- Bald eagles can be found along the upper and lower Niagara River where good numbers will over-winter.
- Winter resident raptors will continue to arrive in the region, especially in areas with extensive open grassland habitat, including northern harriers, rough-legged hawks, snowy owls, short-eared owls, and long-eared owls.
- Snowy owls are frequently found along Great Lakes shorelines, such as the Buffalo waterfront, where they feed on ducks and other waterbirds.
Upland Game Birds:
- Watch for wild turkey flocks in farm fields, along forest edges, and near bird feeders.
- Watch bird feeders for the following songbird species that are part of this year’s “winter finch” irruption: purple finch, red crossbill, white-winged crossbill, common redpoll, hoary redpoll, pine siskin, evening grosbeak, and red-breasted nuthatch. Nyjer (AKA thistle) and black oil sunflower are the best seeds for attracting these species.
- Bird feeders are also excellent locations to watch for arrivals of more typical migrant and over-wintering feeder birds such as dark-eyed junco, white-throated sparrow, song sparrow, and American tree sparrow. Place seed such as white millet in ground feeders or directly on the ground to attract many of these migrants.
- Bird feeders will continue to be active with year-round resident birds such as mourning dove, downy woodpecker, hairy woodpecker, red-bellied woodpecker, black-capped chickadee, tufted titmouse, white-breasted nuthatch, blue jay, northern cardinal, house finch, and American goldfinch.
- Good tips for feeding birds are available from the Cornell Lab of Ornithology, online at http://www.birds.cornell.edu/AllAboutBirds/notes/BirdNote01_WinterFeeding.pdf
- If you don’t have a feeder of your own, consider visiting a local nature center (see the 2nd to last column in the tables of nature viewing sites found under the “B-N Region & Sites” tab on this web page).
- The northern shrike, a predatory passerine that breeds in Canada and Alaska, will continue to arrive in the Region. Watch for them on prominent perches overlooking open and brushy habitats.
- Most eastern bluebirds, American robins, eastern meadowlarks, red-winged blackbirds, common grackles, brown-headed cowbirds, and summer resident sparrows have now left the Region for southern climes.
- While most American robins have migrated south, small to medium sized flocks may still be encountered.
- Small flocks of horned larks are being joined in open farmland and other tundra-like habitats by snow buntings and Lapland longspurs. Many will over-winter in our region.
- To stay abreast of bird sightings in the region, consult eBird, Genesee Birds, and Dial-a-Bird (see the “Resources” tab on this web page for more details).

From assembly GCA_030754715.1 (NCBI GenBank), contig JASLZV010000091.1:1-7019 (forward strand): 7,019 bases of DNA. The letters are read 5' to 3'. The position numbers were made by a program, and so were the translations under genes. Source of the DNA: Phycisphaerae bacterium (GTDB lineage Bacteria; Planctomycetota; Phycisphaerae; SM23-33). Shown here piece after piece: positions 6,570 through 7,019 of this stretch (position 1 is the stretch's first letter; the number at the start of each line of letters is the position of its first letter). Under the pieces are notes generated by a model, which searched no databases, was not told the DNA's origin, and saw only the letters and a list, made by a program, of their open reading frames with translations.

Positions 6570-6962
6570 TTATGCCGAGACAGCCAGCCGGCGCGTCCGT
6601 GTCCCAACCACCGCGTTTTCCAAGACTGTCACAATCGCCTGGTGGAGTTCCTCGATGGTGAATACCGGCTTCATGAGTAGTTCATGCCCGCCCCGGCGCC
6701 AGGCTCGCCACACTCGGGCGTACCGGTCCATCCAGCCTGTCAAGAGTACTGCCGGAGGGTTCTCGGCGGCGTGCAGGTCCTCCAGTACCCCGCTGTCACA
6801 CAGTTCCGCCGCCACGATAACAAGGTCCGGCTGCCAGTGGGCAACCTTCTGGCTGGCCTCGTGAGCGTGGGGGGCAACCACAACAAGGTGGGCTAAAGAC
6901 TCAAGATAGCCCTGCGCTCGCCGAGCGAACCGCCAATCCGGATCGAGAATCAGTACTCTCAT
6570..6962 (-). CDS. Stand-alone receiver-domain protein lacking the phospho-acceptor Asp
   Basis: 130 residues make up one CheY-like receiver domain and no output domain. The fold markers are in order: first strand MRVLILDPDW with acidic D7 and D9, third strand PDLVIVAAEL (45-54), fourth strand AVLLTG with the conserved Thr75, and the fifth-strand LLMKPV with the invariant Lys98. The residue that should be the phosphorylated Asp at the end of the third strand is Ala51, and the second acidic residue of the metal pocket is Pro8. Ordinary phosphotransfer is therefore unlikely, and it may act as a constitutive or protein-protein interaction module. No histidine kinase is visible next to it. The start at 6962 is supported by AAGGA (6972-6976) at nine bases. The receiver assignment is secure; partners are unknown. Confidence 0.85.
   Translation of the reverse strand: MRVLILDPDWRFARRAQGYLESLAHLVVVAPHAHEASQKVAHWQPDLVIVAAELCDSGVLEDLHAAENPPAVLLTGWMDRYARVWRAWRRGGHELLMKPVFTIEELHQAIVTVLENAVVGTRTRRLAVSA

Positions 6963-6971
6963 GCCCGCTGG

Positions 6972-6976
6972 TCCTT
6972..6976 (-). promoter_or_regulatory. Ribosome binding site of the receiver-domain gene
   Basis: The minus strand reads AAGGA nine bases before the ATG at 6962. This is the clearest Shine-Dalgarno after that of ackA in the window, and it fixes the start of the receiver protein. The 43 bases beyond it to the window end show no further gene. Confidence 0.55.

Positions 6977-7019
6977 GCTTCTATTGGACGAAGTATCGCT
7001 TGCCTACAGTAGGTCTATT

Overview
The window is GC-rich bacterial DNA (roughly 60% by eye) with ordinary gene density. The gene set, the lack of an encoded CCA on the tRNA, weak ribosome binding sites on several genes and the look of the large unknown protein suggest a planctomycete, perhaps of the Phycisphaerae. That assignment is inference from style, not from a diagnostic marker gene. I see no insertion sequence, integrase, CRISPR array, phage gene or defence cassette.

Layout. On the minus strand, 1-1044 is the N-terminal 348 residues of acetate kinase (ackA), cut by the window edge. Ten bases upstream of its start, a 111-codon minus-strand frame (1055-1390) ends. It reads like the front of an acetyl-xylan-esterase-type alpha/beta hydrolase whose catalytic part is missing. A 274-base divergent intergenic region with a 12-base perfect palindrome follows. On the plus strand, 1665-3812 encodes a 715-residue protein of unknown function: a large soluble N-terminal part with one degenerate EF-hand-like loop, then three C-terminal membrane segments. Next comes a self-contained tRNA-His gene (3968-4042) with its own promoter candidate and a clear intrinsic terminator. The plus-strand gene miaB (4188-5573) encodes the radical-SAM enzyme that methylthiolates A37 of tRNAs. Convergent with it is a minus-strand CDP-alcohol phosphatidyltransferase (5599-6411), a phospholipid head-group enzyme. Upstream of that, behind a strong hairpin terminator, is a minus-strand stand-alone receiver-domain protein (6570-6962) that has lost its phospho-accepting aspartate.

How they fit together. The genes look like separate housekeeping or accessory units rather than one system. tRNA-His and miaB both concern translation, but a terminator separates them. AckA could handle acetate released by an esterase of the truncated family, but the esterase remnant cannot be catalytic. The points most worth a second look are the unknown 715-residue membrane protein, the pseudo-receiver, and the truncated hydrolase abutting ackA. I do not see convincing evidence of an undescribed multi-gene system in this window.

- Resident species of cave bats (big brown, little brown, and eastern pipistrelle [tri-colored] bats) have entered hibernation. Most woodchucks have also started their winter hibernation. Two other species of true hibernators, meadow jumping mouse and woodland jumping mouse, have also begun hibernation.
- Most eastern chipmunks are in a state of torpor. In this condition, which is not a true form of hibernation, chipmunks sleep but arouse frequently to feed on hoarded food. They may forage aboveground during mild weather.
- Gray squirrels and southern flying squirrels continue to actively forage for cached acorns and other available food. Similarly, red squirrels feed from middens of pine and spruce cones.
- Watch bird feeders after dark for nocturnal visits by southern flying squirrels.
- White-footed mice and deer mice prepare for winter by building nests in woodpecker holes, bird houses, and squirrel leaf-nests. Some rehab old bird nests by adding a roof and insulation. These mice often cross paths with homeowners this time of year as they seek shelter in sheds, garages, and houses – along with non-native house mice.
- Beavers cut more trees this time of year, in preparation for winter. They will cut, transport, and cache cut branches in shallow water near their lodges for wintertime feeding.
- Beavers are also actively building and repairing dams and lodges at this time.
- Ermine (AKA short-tailed weasel) have molted from brown to white pelage for winter months.
- Black bears, an uncommon species in the Buffalo-Niagara Region but increasingly common to our south, have entered carnivorous lethargy. In this state, which is not a true form of hibernation, a bear’s heart rate is significantly lowered but body temperature falls only about 10°F (substantially smaller drop than for true hibernators).
Be sure to find an opportunity to get outside this week to discover signs of the season.